On 5th Year Commemoration of Oil Disaster, BP Turns Away Impacted Fisherfolk
On Monday, April 20th, Gulf Coast fisherfolk, residents, and artists gathered at BP's Houston headquarters to speak out about the ongoing impacts of the BP oil disaster. Advocates said fisheries and the communities that depend on them are in serious decline. “When BP says it has done right for the Gulf, they are lying,” said Thao Vu* of Biloxi, Mississippi, "Less than 18% of the health claims submitted have been approved and even fewer have actually been paid out. While BP plays games with our media and with our court system, our fishing families are sick and suffering.”
The gathering was organized by groups such as Gulf Future Coalition, Texas Environmental Justice Advocacy Services (Houston, Texas), Mississippi Coalition of Vietnamese American Fisher Folks and Families (Biloxi, Mississippi), Steps Coalition (Biloxi, Mississippi) and Operation Homecare (Alabama), and was part of the #GulfSouthRising week of action. #GulfSouthRising events in all five Gulf Coast states (including this one in New Orleans, Louisiana) commemorated the disaster and called for BP and elected officials to take responsibility for the ongoing damage to ecosystems and people.
Photo Credit: Karen Savage, Bridge the Gulf.
The BP oil disaster began on April 20th, 2010, when the Deepwater Horizon rig exploded offshore in the Gulf of Mexico, killing 11 men. Crude oil then flowed for 87 days into the Gulf of Mexico, which was also sprayed with nearly 2 million gallons of toxic dispersants. Since then, advocates and community leaders across the Gulf Coast contend, countless lives of clean-up workers, fishermen, and other coastal residents have been lost or irrevocably harmed, due to economic hardship, illness from chemical exposure, and the loss of culture and ways of life that come with eroded coastal ecosystem and communities.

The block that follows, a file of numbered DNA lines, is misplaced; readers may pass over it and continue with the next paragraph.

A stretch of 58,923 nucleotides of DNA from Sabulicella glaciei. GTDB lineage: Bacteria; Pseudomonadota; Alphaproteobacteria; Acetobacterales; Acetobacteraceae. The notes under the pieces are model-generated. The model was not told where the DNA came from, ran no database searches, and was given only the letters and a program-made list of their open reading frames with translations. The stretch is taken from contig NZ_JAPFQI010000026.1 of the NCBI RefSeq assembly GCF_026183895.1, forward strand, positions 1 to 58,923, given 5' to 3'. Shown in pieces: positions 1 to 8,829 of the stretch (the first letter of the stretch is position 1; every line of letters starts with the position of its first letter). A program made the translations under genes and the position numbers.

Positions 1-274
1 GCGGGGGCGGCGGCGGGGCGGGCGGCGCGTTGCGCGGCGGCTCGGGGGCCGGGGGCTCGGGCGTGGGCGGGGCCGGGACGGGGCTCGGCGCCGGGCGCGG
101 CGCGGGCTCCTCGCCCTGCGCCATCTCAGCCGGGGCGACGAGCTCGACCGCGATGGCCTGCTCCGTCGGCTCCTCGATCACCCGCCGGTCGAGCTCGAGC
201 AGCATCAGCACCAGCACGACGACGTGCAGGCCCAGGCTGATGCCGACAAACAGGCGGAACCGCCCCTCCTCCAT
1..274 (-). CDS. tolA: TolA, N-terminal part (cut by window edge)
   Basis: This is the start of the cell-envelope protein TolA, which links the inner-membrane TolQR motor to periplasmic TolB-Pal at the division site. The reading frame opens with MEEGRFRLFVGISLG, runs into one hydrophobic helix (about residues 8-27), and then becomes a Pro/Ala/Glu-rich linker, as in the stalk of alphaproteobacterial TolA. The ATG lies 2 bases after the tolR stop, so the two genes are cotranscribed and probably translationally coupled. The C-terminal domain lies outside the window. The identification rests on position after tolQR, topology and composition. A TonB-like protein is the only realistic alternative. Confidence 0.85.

On Monday, the Houston Police Department kept the group from approaching BP's buildings. Representatives of BP watched from a distance, declining to speak to a group of Vietnamese American fisherfolk from Galveston, Texas, and declining to accept over 100,000 petition signatures gathered by Care2 and Gulf Restoration Network.
*Full disclosure: Thao Vu is an advisor to Bridge The Gulf Project.